Saint Mary's Church, Waterloo Park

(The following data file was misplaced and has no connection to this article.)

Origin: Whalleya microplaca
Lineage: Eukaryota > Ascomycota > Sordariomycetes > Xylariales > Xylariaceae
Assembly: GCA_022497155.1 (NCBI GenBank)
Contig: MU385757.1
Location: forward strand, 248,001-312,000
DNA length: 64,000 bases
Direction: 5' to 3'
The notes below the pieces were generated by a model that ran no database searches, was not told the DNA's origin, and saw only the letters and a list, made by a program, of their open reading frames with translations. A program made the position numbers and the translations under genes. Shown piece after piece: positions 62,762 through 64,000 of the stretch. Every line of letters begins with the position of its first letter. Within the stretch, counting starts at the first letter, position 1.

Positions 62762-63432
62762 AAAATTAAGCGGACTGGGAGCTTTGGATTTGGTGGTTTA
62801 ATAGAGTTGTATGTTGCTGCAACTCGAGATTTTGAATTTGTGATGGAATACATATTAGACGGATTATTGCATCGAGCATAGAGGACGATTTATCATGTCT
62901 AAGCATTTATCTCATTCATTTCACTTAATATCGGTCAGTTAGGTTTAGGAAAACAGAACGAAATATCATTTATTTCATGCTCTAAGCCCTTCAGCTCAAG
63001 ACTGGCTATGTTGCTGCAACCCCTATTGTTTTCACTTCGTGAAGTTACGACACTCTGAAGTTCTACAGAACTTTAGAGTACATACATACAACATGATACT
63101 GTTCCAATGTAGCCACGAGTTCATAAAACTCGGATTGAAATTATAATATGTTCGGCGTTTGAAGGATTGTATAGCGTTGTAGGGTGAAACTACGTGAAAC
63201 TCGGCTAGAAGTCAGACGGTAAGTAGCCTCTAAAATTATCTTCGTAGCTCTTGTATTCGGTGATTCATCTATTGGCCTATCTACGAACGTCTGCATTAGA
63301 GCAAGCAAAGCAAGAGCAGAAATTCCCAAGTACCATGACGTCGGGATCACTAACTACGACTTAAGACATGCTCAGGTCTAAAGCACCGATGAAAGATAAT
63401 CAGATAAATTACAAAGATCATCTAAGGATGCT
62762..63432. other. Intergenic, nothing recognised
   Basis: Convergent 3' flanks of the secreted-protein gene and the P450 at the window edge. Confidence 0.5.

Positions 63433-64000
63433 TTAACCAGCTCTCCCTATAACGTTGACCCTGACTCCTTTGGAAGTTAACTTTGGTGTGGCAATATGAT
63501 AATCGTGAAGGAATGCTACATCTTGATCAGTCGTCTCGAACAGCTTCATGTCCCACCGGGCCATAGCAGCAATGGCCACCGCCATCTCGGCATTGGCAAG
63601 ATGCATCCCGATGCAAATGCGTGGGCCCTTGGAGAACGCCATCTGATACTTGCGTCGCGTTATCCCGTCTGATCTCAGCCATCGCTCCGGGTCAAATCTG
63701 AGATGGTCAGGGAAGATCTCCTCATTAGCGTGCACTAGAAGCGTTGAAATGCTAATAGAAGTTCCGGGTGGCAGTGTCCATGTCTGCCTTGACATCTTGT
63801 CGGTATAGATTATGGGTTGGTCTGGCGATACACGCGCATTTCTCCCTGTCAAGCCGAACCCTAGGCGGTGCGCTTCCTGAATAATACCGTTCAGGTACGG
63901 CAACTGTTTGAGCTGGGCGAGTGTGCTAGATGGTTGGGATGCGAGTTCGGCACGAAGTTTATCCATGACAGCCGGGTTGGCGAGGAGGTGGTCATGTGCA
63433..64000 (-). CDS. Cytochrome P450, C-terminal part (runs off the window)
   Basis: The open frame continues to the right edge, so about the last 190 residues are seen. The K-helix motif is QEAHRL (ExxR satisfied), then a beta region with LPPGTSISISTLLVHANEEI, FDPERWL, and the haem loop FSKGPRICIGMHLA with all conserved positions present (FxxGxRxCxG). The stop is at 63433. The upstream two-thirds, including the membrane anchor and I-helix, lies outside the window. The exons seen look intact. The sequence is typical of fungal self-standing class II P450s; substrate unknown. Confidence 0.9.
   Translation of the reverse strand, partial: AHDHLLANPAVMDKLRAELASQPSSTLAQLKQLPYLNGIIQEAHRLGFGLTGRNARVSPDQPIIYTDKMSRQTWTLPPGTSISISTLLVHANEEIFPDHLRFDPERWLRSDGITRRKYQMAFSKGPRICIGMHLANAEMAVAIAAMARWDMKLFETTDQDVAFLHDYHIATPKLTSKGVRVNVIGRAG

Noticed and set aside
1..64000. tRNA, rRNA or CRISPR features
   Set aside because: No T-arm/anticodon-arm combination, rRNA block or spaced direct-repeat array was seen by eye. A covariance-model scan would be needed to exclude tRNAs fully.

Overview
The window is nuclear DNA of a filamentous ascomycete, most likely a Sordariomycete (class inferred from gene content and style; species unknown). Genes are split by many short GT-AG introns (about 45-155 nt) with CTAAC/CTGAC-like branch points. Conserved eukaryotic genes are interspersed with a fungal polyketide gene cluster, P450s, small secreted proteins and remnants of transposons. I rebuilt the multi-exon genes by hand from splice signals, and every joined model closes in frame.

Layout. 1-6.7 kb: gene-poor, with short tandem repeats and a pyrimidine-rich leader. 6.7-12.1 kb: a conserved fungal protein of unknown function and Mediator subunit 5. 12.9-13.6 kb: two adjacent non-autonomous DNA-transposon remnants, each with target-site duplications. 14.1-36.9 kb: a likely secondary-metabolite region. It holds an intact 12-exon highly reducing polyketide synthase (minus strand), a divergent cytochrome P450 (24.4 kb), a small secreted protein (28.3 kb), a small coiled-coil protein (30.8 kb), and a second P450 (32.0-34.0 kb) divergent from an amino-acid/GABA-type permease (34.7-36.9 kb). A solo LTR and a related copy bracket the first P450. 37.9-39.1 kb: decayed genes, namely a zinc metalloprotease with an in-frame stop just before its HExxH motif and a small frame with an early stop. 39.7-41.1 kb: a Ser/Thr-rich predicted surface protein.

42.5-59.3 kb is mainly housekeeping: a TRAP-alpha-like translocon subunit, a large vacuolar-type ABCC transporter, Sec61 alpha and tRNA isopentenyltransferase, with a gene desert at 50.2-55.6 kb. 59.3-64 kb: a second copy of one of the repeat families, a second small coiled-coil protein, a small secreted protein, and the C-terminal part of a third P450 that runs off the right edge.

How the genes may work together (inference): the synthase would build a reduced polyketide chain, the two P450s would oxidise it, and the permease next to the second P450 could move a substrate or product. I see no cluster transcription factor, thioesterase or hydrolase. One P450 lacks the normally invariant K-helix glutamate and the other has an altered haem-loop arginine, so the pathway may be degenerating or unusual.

Father John Reed's Story - in his own words! (as supplied for St Faith's Newslink, August 14th 2017.) My teenage years were spent in a sleepy village to the north of Cambridge: the parish Church, All Saints Rampton, was important in my family's life. Dad became a church warden, and mum was the first woman Reader in Ely Diocese 40 years ago. She later became a Deacon and was in the first group of women to be priested in Ely Diocese. Several years ago she became a Canon of Ely Cathedral. My two younger sisters and I were part of group that sang in Church. My guitar playing started around this time. The Church Army came to our parish for a mission; they were fun to be with but at that point I was sceptical about what they were saying. The mission team kept in touch through my parents and had an annual house party for young people they were in touch with. When I was 17 on the first of several house parties I made a commitment to follow Jesus. For my degree at Sussex University I studied Biological Sciences, and during summer holidays I went to help with Church Army Beach Missions at Bridlington and Porthcawl. I became the music for the Porthcawl Beach Meetings. During one long summer beach mission I felt a strong call to ministry in the Church Army; others confirmed this calling. After graduating, I went on a selection conference and began training at Wilson Carlile College in Blackheath the following September. It was a demanding three years of regular services, study, practical work and fun. You learned to live in community on good days and bad days. In my final year I met Ruth: we became engaged just before my Commissioning in Southwark Cathedral. The Church Army’s founder Wilson Carlile had a saying; that we were there to “go for the worst.” My first job was at St. Margaret Toxteth, a year after the 1981 riots. Besides learning a lot about parish ministry, I spent time in schools and local youth clubs. Ruth finished her Church Army Training in 1984 and we married at her parish Church in Southport. She has been the Diocesan Disability Awareness officer since 1984 and in addition more recently the vulnerable adults adviser. In 1987 I moved to The Good Shepherd, West Derby as Youth Evangelist. I began youth work training by distance learning with the YMCA College. Alan was born in 1988 and Emma was born in 1994. During nearly 9 years in Norris Green I set up a detached youth work project, which was supported by Liverpool City Council Youth workers. Years later, meeting with some of the young people I had worked with in the early years, after they had grumbled about the behaviour of the current generation of young people they asked; are you still doing this? The answer was yes, with the realisation that they now had jobs and some had families too. I never set out to be ordained, but an unexpected encounter with God shortly after Emma’s birth turned my life upside down. Two years on the Northern Ordination Course followed and during that time the family moved to Christ Church Padgate. I was ordained Deacon in Liverpool Cathedral by Bishop David Sheppard in 1997. My curacy at Padgate was short lived, as a year later the Rector announced he was leaving. In 1999 we moved to St. Margaret and All Hallows Orford. I stayed there till 2008. It was a busy time with the church school, working with a local housing association and restoring the church tower. Disabled access, wheelchair spaces and toilets were also installed. There was a huge fund-raising project around this. In between there were weddings funerals baptism and lots of services. The church also grappled with the question of whether women Priests should be allowed to celebrate in the church. I am pleased to say St. Margaret’s has joined the rest of the church on this one. I worked for the Lifelong Learning Department in Church House on clergy continuing professional development in the Diocese mainly around study leave and pre-retirement courses. I was invited to become a Scout District Chaplain on the assurance it was only two services a years. Well, it grew to County Chaplain regular meetings, county dinners and camps. It was good at the time but involved mainly working with adults. I led a service at a jamboree for 1,400 cubs. In 2008 I moved to Golborne as Priest in Charge, on the promise of a pastoral reorganisation with the two Lowton parishes. My Scout involvement grew to becoming Assistant Scout Leader. The church had very close links with the Scouts and Guides. Regular Family Services led by different Church groups, work with the Church School, a Community School and messy church were all important in the outreach to children and young people. There was a long-running visiting group, two women’s groups, a breakfast bar and other social activities. Over time it was noticeable that elderly people were having to hand on their responsibilities to others, new people had to be found and often a change in the activity was required. The churchyard at Golborne is reputedly the largest in the diocese, it is still open and church funerals are a regular occurrence, as are baptisms and weddings. Last year we replaced 120,000 clay tiles on the roof and renewed the guttering so the church no longer leaks. In 1979 there was a mining disaster at Golborne Colliery and 10 men died. They are commemorated in a window in the church. On major anniversaries the ex-mining community gather for processions and services, and there are concerts in between to raise funds for future celebrations. Recently I was asked to bless some plaques commemorating the miners who died on the benches in the town square, at an event attended by local Councillors, the Mayor, and our local MP. In December 2010, with the vacancy at St. Luke Lowton, we joined St. Mary's Lowton in a cluster of 3 parishes, 2 clergy and 6 readers. Services and times had to be changed; extra meetings, extra Schools, extra funerals, weddings and baptisms had to be fitted in. In 2013 we became the Lowton and Golborne team ministry. From the start we had the help of several retired clergy who live in the area, and from the start they were part of the ministry team. Rev. Bill Stalker left in 2014 and after a year the Rev. Jonathan Stott joined the team. Over time it was obvious the number of Readers was diminishing, and to promote ministry from the congregation with the PCC’s support worship leaders were chosen from the congregations, after a course called Worship for Today. With the Bishop's permission we were able to commission them to minister in St. Thomas and St. Mary’s within specific worship roles supported by Clergy or Readers to fulfil the legal requirements of the Diocese. That’s a quick portrait of my life so far; what is missing are all the things that happen in between times. There is the gardening, I have a history of taking very neglected gardens and enhancing them with ponds, vegetables and beautiful flowers. The garden at St. Faith's is a welcome surprise. I enjoy fishing, reading, music; particularly modern folk music, playing the guitar and related instruments. Ruth and I enjoy good food, and Socks the family dog enjoys lots of walks and meeting people. I am looking forward to sharing the next stage of my ministry with the people of St. Faith's and St. Mary's on the journey that God is taking us together.